We

WeWe by Yevgeny Zamyatin is a strange, wild ride that I can only describe as a mixture of Ayn Rand’s Anthem and George Orwell’s 1984. Though We was published long before either of these books were even beginning to be written. It likely influenced Rand and Orwell when writing their own novels. We was written and published exactly 100 years ago and has an interesting history of its own. It was first translated and published in English in 1924, but it almost didn’t get published or survive the political changes happening in Russia after the first World War.

There are strong elements of Russian communism within the novel but the novel as a whole offers a critique of the political system, which created tension between Zamyatin and his own country. In fact, the international publication of We became the reason the Russian government began repressing writers in 1929. Zamyatin elected a self-imposed exile after this book was attacked and removed from Soviet libraries and he was forbidden to publish any future work. He and his wife moved to Paris (with permission from Stalin) in 1931. He later died in 1937 never returning to the country he considered home.

The novel was written at the beginning of what we now know as the communist period of Russian history. We was an examination into a future where such a political system was made perfect, at least in reference to the citizens becoming merely parts of a whole known as The One State. The citizen’s live within a walled city and their days are mapped by the hour and the schedule is strictly followed. Their apartment-style living quarters are made of a futuristic glass material allowing absolutely no privacy. They are all furnished minimally and exactly the same way. However, there are blinds that can only be drawn when an approved “pink ticket” is inserted. This provides privacy for one hour and the tickets are approved only for sexual activity.

Our lead character, D-503, gradually faces changes to his own conditioned way of thinking. The number designation, instead of a name, is echoed in Rand’s Anthem which also presents a society focused on a collective instead of the individual but with different results. I noticed a handful of similarities in plot with Orwell’s 1984. However, and again, We preceded both of these novels, but I must admit I liked the latter novels more. That is not to say that We presents its own, intriguing dystopian vision which is important in its own way.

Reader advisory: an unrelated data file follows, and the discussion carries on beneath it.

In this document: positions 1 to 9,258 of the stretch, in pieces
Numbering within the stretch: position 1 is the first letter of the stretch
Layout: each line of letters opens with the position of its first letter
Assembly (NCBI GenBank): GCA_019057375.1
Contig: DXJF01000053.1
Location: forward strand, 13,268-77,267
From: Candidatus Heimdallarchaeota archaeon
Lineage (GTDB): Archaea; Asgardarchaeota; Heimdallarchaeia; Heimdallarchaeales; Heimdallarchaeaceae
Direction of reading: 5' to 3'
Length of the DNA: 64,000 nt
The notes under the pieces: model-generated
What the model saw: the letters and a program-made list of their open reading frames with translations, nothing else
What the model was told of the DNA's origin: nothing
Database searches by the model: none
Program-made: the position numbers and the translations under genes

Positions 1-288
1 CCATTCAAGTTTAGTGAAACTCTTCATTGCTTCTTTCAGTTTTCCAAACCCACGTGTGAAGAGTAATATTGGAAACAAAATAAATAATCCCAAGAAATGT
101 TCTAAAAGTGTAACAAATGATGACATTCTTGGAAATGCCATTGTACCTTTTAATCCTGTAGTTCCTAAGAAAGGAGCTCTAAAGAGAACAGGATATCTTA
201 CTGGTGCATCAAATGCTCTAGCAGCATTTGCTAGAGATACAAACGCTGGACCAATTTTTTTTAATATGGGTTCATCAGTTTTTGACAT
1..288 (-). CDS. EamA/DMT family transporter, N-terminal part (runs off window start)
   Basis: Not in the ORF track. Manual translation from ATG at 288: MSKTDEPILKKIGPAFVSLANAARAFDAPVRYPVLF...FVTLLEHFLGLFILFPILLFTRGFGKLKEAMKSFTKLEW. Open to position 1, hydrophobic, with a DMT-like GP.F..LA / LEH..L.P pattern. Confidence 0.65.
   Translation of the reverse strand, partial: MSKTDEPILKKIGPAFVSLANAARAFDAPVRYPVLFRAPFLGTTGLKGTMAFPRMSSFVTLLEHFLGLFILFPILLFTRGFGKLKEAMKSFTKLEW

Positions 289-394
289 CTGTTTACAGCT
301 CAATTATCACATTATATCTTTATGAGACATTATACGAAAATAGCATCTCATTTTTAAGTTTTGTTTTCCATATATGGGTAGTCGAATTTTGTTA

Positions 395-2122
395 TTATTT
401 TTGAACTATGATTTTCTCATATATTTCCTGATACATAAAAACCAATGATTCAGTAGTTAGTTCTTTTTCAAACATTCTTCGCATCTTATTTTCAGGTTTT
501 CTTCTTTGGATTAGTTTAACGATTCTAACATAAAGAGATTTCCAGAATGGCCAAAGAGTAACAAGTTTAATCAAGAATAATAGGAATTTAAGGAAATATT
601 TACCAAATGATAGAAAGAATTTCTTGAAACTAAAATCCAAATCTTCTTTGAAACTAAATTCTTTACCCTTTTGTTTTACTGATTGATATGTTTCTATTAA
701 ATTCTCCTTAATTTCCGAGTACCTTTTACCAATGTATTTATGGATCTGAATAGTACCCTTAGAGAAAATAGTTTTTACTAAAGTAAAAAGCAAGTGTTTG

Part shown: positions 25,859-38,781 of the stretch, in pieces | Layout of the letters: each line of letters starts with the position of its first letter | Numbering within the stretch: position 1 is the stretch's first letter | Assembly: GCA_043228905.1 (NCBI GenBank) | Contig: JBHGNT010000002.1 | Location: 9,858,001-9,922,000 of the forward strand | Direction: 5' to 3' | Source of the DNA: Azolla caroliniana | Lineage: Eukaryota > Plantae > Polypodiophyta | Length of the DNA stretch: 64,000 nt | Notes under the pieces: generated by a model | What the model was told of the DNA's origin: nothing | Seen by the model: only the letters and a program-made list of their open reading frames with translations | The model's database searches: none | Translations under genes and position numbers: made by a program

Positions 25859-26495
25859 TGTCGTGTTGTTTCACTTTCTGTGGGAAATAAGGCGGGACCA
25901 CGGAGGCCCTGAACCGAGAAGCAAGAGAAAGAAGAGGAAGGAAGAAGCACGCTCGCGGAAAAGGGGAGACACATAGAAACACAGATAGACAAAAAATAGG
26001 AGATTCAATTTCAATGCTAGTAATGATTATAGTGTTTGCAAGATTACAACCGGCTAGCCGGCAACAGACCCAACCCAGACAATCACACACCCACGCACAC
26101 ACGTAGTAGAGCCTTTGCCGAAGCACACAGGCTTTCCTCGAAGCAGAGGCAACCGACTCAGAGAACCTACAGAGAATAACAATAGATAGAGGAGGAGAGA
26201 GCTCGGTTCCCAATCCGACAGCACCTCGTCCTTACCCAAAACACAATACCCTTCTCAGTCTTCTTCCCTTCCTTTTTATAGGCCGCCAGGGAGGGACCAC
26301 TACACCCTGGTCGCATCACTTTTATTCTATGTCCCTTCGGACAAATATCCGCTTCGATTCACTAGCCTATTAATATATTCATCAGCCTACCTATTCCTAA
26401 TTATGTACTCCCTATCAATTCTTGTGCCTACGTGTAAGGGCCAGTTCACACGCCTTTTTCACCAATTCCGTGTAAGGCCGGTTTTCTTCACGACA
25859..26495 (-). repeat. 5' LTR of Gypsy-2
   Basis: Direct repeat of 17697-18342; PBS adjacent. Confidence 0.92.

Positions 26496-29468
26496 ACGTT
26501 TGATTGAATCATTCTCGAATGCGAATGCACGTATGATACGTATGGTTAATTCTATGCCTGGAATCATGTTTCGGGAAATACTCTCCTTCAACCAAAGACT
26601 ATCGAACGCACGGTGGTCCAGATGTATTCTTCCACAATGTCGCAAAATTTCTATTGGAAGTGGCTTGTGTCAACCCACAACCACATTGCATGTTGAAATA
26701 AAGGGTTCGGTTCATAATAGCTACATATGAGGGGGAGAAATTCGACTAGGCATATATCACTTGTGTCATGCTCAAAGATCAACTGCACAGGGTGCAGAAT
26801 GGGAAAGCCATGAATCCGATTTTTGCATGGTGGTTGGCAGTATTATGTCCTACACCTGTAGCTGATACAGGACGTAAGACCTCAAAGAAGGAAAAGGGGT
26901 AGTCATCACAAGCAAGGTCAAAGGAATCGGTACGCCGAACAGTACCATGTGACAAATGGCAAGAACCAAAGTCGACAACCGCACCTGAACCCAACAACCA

The book did get fairly abstract at times, especially since it is written in journal form through the perspective of D-503 and often uses mathematics to make analogies. They are easily understood but several entries are not fully formed or lack description. I cannot say whether or not the translation from Russian into English accounts for the lack of clarity or if it was written that way with purpose. I’ll let you be the judge.

If you are a fan of dystopian novels, which I must admit that I am, you will likely enjoy this book. Dystopian novels are unique because they offer a vision into an imagined future based on events from our own history. They are a commentary of the time they were written but set in worlds where practices of that time, often injustices, are allowed to persist and become normal behaviors within futuristic societies. They are written almost as warnings of what may come to pass. The same applies here but perhaps with more historical contexts.

But it is up to you if you decide to read it. I am merely providing some information that may help you make that decision. Perhaps this is the first time you have heard of this book. I know I only discovered it recently and likely never would have heard of it if I hadn’t read a collection of essays by Ursula K. Le Guin in which she mentions it only briefly. Should you take the plunge into this strange world, I hope you enjoy it or at least take something of value from its pages.